Jacksonville Leaders Memorialize AIDS Victims Ahead Of World AIDS Day
World AIDS Day is Friday, but the City of Jacksonville is dedicating the whole week to awareness, beginning Monday with the unfurling of parts of the AIDS Memorial quilt.
The quilt, considered one the largest pieces of folk art in U.S. history, is made up of squares containing the names of the disease’s victims.
The Lee High School Choir opened the quilt ceremony with a rendition of Michael Jackson’s Man in the Mirror. And after a couple more heartfelt songs and a few speakers, Mayor Lenny Curry officially proclaimed December 1st World AIDS Day in Jacksonville.
“Our hearts go out to those affected and we offer them and their loved ones our support, but we cannot stop here. We must do all we can as a community to help educate and inform the public on ways to prevent the spread of HIV,” he said.
During the height of the crisis more than 30 years ago it was unthinkable for most city governments and political leaders to address the disease as openly as today.
Mark Milano is a New York City activist who first joined the protest group ACT UP shortly after being diagnosed with AIDS in 1982. His brother Phillip is the communications director for Jacksonville University.
“ACT UP was a very loud, angry group saying ‘we are sick and tired of this issue being ignored. We are sick and tired of business as usual,” Mark Milano said. “We are going to go and put our bodies on the line and demand that you speed up the research and that you do the things that you would be doing if this wasn’t a disease affecting gays and junkies and poor people.”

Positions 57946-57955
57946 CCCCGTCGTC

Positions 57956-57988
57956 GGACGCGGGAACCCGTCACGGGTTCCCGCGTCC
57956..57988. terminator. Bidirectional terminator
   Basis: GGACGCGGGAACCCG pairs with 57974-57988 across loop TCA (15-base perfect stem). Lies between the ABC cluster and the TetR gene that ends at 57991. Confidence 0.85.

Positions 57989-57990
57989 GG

As of 2016, 675,000 people in the U.S. had died of AIDS since the epidemic began in the early 1980s. But for many today, like the 6,000 currently living with HIV/AIDS in Duval County, it’s no longer a death sentence.
Still, Milano said although public attitudes, treatment and stigma have dramatically improved, he doesn’t feel as though AIDS is prioritized like it should be.
“It’s shocking that 30 years later, I still have to go to D.C. and put my body on the line to protest the same things I was protesting 30 years ago, but I will keep doing it until the day I die,” he said.
Duval County has the third-highest HIV infection rate in the country.
Pieces of the AIDS Memorial Quilt, featuring the names of North Florida and Georgia victims of the disease, are on display in the Jacksonville City Hall atrium.